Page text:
"Alkenyl" refers to alkenyl groups preferably having from 2 to 10 carbon atoms and more preferably 2 to 6 carbon atoms and having at least 1 and preferably from 1-2 sites of alkenyl unsaturation. Preferred alkenyl groups include ethenyl (--CH═CH2), n-propenyl (--CH2 CH═CH2), isopropenyl (--C(CH3)═CH2), and the like.

"Substituted alkenyl" refers to alkenyl groups preferably having from 2 to 10 carbon atoms and more preferably 2 to 6 carbon atoms and having at least 1 and preferably from 1-2 sites of alkenyl unsaturation, which are substituted with from 1 to 3 substituents selected from the group consisting of alkoxy, amino, mono- and dialkylamino, acylamino, aminocarbonyl, alkoxycarbonyl, aryloxy, carboxyl, cyano, halo, hydroxy, nitro, thioalkoxy and the like.

"Alkoxy" refers to "alkyl-O--" groups preferably having from 1 to 12 carbon atoms in the alkyl group, more preferably, 1 to 8 carbon atoms. Preferred alkoxy groups include, by way of example, methoxy, ethoxy, n-propoxy, isopropoxy, n-butoxy, tert-butoxy, sec-butoxy, n-pentoxy, n-hexoxy, 1,2-dimethylbutoxy, and the like.

"Substituted alkoxy" refers to alkoxy groups which are substituted with from 1 to 3 substituents selected from the group consisting of alkoxy, amino, mono- and dialkylamino, acylamino, aminocarbonyl, alkoxycarbonyl, aryloxy, carboxyl, cyano, halo, hydroxy, nitro, thioalkoxy and the like. Preferred substituted alkoxy groups include, by way of example, trifluoromethoxy and the like.

"Alkoxycarbonyl" refers to the group "--C(O)OR" where R is alkyl.

"Alkyl" refers to monovalent alkyl groups preferably having from 1 to about 12 carbon atoms, more preferably 1 to 8 carbon atoms and still more preferably 1 to 6 carbon atoms. This term is exemplified by groups such as methyl, ethyl, n-propyl, isopropyl, n-butyl, isobutyl, tert-butyl, n-hexyl, n-octyl, tert-octyl and the like. The term "lower alkyl" refers to alkyl groups having 1 to 6 carbon atoms.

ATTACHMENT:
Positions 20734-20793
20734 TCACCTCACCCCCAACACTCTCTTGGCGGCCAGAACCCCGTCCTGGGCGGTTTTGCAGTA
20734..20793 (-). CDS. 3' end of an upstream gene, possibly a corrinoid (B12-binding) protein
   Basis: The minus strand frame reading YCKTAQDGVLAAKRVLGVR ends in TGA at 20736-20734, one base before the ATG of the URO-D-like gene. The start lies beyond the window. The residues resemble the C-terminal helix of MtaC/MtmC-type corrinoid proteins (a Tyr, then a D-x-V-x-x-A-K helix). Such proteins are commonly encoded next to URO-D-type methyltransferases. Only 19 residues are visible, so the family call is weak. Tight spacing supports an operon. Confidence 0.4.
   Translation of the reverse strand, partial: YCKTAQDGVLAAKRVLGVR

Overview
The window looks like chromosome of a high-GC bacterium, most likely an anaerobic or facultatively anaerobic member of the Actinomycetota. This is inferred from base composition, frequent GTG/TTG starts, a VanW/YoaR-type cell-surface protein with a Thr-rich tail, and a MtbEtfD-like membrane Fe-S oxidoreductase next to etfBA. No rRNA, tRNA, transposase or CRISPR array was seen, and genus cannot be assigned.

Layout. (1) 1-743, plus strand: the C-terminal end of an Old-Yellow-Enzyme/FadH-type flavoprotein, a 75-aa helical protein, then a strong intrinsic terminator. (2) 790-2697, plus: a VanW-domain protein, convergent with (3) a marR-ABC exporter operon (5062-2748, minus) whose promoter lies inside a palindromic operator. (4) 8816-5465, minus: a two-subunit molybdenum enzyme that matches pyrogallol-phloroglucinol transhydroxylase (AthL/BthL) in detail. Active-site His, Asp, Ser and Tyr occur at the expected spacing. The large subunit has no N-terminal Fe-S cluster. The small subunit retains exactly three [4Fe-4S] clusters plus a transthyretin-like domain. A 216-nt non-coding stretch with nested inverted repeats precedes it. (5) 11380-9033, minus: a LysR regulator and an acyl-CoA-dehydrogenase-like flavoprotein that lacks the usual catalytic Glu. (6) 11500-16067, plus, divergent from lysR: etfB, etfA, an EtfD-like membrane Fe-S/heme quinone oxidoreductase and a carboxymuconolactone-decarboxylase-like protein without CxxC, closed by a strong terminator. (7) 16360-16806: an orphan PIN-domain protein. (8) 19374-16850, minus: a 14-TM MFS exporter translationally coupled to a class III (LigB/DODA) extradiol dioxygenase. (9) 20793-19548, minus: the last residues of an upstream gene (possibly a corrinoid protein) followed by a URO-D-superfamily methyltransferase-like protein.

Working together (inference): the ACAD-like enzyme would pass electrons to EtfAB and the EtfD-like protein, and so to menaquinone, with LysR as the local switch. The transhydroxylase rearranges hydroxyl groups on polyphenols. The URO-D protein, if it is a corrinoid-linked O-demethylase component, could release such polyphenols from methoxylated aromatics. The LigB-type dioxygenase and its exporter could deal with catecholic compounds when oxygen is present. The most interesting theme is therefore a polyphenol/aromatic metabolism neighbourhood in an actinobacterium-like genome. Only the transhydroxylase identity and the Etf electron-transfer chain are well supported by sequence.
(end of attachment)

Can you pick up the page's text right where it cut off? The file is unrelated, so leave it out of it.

"Substituted alkyl" refers to alkyl groups preferably having from 1 to about 12 carbon atoms, more preferably 1 to 8 carbon atoms and still more preferably 1 to 6 carbon atoms, which are substituted with from 1 to 3 substituents selected from the group consisting of alkoxy, amino, mono- and dialkylamino, acylamino, aminocarbonyl, alkoxycarbonyl, aryloxy, carboxyl, cyano, halo, hydroxy, nitro, thioalkoxy and the like. A preferred substituted alkyl group is the trifluoromethyl group.

"Alkylene" refers to divalent alkylene groups preferably having from 1 to 12 carbon atoms and more preferably 1 to 6 carbon atoms which can be straight chain or branched. This term is exemplified by groups such as methylene (--CH2 --), ethylene (--CH2 CH2 --), the propylene isomers (e.g., --CH2 CH2 CH2 -- and --CH(CH3)CH2 --) and the like.

"Alkylenedioxy" refers to "--O-alkylene-O--" groups preferably having from 1 to 10 carbon atoms and more preferably 1 to 6 carbon atoms which can be straight chain or branched. This term is exemplified by groups such as methylenedioxy (--OCH2 O--), ethylenedioxy (--OCH2 CH2 O--) and the like.

"Alkynyl" refers to alkynyl groups preferably having from 2 to 10 carbon atoms and more preferably 2 to 6 carbon atoms and having at least 1 and preferably from 1-2 sites of alkynyl unsaturation. Preferred alkynyl groups include ethynyl (--C.tbd.E--CH), propargyl (--CH2 C.tbd.CH), and the like.

"Aminocarbonyl" refers to the group "--C(O)NRR" where each R is independently hydrogen or alkyl.

"Aralkyl" refers to "aryl-alkylene-" groups preferably having from 1 to 10 carbon atoms in the alkylene moiety and from 6 to 14 carbon atoms in the aryl moiety. Such aralkyl groups are exemplified by benzyl, phenethyl, and the like.